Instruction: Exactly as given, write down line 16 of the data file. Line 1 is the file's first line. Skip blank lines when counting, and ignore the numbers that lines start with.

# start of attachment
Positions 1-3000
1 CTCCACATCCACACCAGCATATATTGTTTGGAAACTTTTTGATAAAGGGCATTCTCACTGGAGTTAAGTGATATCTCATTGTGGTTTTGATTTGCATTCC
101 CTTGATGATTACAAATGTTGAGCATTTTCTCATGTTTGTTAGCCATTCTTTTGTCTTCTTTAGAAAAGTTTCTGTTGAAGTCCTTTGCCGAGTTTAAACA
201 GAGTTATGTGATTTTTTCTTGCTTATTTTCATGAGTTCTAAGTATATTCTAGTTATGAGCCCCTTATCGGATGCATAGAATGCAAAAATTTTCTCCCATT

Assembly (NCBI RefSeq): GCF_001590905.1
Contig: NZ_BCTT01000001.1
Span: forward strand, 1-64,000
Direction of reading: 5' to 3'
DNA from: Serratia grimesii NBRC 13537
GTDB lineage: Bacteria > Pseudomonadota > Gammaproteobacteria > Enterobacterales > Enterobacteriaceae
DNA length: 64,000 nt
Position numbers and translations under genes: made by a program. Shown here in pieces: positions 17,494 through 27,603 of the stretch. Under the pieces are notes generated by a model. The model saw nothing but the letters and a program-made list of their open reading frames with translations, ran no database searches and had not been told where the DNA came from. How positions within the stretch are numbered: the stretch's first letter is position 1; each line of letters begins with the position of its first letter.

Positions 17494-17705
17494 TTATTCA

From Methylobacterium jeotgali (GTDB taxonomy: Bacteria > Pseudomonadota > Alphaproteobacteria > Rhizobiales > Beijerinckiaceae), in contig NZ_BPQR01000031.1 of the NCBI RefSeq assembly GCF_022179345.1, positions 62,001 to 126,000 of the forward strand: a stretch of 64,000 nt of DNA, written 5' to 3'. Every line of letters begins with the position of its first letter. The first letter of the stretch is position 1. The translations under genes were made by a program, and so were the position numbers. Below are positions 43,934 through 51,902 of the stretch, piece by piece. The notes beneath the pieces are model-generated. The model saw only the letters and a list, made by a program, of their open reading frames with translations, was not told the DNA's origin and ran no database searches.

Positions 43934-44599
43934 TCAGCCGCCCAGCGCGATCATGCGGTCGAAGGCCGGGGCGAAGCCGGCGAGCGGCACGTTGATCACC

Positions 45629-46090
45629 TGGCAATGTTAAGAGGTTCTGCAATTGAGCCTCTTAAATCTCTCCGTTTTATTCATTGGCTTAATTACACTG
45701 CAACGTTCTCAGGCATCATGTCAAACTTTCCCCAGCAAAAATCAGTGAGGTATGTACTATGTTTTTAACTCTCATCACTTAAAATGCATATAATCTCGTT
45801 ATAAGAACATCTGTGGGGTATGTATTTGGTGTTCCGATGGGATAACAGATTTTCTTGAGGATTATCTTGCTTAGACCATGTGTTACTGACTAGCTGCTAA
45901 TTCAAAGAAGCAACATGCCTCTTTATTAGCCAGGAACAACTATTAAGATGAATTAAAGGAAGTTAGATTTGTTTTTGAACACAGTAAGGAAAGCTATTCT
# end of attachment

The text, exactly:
Positions 43934-44599